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‘Right to be Forgotten’:

GS Paper 2

Topics Covered: Indian Constitution- historical underpinnings, evolution, features, amendments, significant provisions and basic structure.

 

Context:

The Delhi High Court has sought replies from the Centre, Google and India Kanoon on a plea seeking removal of a judgment and an order in connection with a seven-year-old FIR under ‘Right to be Forgotten’, and asked how far this rule can be stretched.

 

Background:

The court was hearing a petition by one Sukhmeet Singh Anand seeking removal of a judgment and an order passed in 2015 and 2018 in connection with an FIR registered against him in 2014 by the Economic Offences Wing.

  • The plea referred to an interim order passed by the High Court in April this year, directing removal of the judgment from the search results regarding the petitioner in that case.

 

What is the ‘Right to be Forgotten’ in the Indian context?

  • The Right to be Forgotten falls under the purview of an individual’s right to privacy, which is governed by the Personal Data Protection Bill that is yet to be passed by Parliament.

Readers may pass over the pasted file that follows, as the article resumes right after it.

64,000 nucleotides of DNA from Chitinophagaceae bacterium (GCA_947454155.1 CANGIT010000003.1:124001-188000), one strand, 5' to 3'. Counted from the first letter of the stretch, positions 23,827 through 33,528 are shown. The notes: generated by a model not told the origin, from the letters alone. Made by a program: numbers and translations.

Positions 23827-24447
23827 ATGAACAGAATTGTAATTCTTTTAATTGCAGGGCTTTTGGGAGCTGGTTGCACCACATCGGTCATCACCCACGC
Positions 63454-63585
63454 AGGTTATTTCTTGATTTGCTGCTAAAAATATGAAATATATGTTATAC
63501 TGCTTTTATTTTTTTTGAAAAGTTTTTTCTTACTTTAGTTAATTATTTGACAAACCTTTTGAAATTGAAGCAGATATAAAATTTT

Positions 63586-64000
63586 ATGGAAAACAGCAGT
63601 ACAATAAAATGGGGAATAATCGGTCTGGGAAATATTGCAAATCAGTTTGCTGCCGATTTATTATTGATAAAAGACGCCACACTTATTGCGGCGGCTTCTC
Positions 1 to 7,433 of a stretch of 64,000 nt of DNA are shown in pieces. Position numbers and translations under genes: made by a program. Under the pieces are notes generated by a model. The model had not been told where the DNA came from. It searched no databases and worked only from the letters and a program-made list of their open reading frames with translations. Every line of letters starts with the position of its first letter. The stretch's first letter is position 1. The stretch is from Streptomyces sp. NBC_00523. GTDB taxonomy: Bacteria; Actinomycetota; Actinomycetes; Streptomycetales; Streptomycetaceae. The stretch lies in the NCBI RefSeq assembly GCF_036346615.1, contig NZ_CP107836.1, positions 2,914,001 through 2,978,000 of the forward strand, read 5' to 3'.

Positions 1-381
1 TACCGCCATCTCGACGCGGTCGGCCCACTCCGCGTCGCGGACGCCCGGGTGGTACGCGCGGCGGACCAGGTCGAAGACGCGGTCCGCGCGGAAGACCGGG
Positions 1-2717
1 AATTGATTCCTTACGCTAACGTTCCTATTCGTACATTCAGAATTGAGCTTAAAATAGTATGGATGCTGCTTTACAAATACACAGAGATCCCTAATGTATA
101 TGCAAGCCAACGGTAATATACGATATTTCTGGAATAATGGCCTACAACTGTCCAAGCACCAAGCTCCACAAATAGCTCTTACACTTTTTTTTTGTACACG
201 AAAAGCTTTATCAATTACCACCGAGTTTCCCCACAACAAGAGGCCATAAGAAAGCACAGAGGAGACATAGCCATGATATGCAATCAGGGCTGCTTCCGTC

• In 2017, the Right to Privacy was declared a fundamental right (under Article 21) by the Supreme Court in its landmark verdict (Puttuswamy case).
  • The court said at the time that “the right to privacy is protected as an intrinsic part of the right to life and personal liberty under Article 21 and as a part of the freedoms guaranteed by Part III of the Constitution”.

 

What does the Personal Data Protection Bill say about this?

Right to privacy is also governed by the Personal Data Protection Bill that is yet to be passed by Parliament.

The bill exclusively talks about the “Right to be Forgotten.”

  • Broadly, under the Right to be forgotten, users can de-link, limit, delete or correct the disclosure of their personal information held by data fiduciaries.

 

But, what are the issues associated with this provision in the Bill?

The main issue with the provision is that the sensitivity of the personal data and information cannot be determined independently by the person concerned, but will be overseen by the Data Protection Authority (DPA).

  • This means that while the draft bill gives some provisions under which a user can seek that his data be removed, his or her rights are subject to authorisation by the Adjudicating Officer who works for the DPA.

 

InstaLinks:

Prelims Link:

  1. About the Right to be forgotten.
  2. What is right to privacy?
  3. Highlights of Personal Data Protection Bill.

Mains Link:

Discuss the significance of the right to be forgotten.

Sources: the Hindu.